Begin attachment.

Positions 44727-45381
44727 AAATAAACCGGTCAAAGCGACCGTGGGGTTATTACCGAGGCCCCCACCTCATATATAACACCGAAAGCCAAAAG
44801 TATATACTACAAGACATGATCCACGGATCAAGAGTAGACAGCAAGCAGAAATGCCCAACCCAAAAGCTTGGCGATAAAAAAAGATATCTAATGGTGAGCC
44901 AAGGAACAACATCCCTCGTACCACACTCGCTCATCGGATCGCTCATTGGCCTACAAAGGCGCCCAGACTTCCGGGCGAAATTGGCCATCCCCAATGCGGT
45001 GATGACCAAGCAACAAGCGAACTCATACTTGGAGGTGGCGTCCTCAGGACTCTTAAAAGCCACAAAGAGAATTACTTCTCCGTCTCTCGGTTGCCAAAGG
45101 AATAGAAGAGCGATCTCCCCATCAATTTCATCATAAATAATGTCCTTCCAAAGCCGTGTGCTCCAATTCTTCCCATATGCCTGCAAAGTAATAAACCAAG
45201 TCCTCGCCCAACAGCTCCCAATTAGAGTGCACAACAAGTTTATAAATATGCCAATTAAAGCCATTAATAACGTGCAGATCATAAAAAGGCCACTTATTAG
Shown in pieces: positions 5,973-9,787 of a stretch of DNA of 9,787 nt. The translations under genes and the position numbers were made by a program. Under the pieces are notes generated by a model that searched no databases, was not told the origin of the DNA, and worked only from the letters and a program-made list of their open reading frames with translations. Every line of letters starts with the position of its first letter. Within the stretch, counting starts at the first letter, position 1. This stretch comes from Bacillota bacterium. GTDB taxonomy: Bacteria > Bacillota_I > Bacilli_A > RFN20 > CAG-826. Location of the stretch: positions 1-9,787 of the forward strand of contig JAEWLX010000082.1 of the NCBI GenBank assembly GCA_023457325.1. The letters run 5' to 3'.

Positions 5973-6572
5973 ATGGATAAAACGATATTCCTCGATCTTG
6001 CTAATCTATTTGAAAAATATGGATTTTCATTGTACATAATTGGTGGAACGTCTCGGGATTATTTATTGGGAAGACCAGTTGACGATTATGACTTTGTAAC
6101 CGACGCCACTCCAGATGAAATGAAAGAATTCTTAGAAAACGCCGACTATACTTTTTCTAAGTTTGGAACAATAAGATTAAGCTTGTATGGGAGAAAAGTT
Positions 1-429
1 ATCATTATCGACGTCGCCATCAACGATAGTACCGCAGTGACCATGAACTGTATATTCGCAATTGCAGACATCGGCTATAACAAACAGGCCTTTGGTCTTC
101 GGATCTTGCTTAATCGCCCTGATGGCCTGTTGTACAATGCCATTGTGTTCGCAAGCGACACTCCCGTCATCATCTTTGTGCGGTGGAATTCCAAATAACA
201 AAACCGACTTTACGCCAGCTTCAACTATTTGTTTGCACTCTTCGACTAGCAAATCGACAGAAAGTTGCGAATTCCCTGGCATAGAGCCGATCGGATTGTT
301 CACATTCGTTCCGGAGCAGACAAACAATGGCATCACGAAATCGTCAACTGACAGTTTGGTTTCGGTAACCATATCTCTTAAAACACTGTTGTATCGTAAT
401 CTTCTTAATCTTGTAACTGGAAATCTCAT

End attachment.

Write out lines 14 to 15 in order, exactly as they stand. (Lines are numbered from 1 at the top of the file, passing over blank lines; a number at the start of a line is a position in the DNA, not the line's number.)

1 ATCATTATCGACGTCGCCATCAACGATAGTACCGCAGTGACCATGAACTGTATATTCGCAATTGCAGACATCGGCTATAACAAACAGGCCTTTGGTCTTC
101 GGATCTTGCTTAATCGCCCTGATGGCCTGTTGTACAATGCCATTGTGTTCGCAAGCGACACTCCCGTCATCATCTTTGTGCGGTGGAATTCCAAATAACA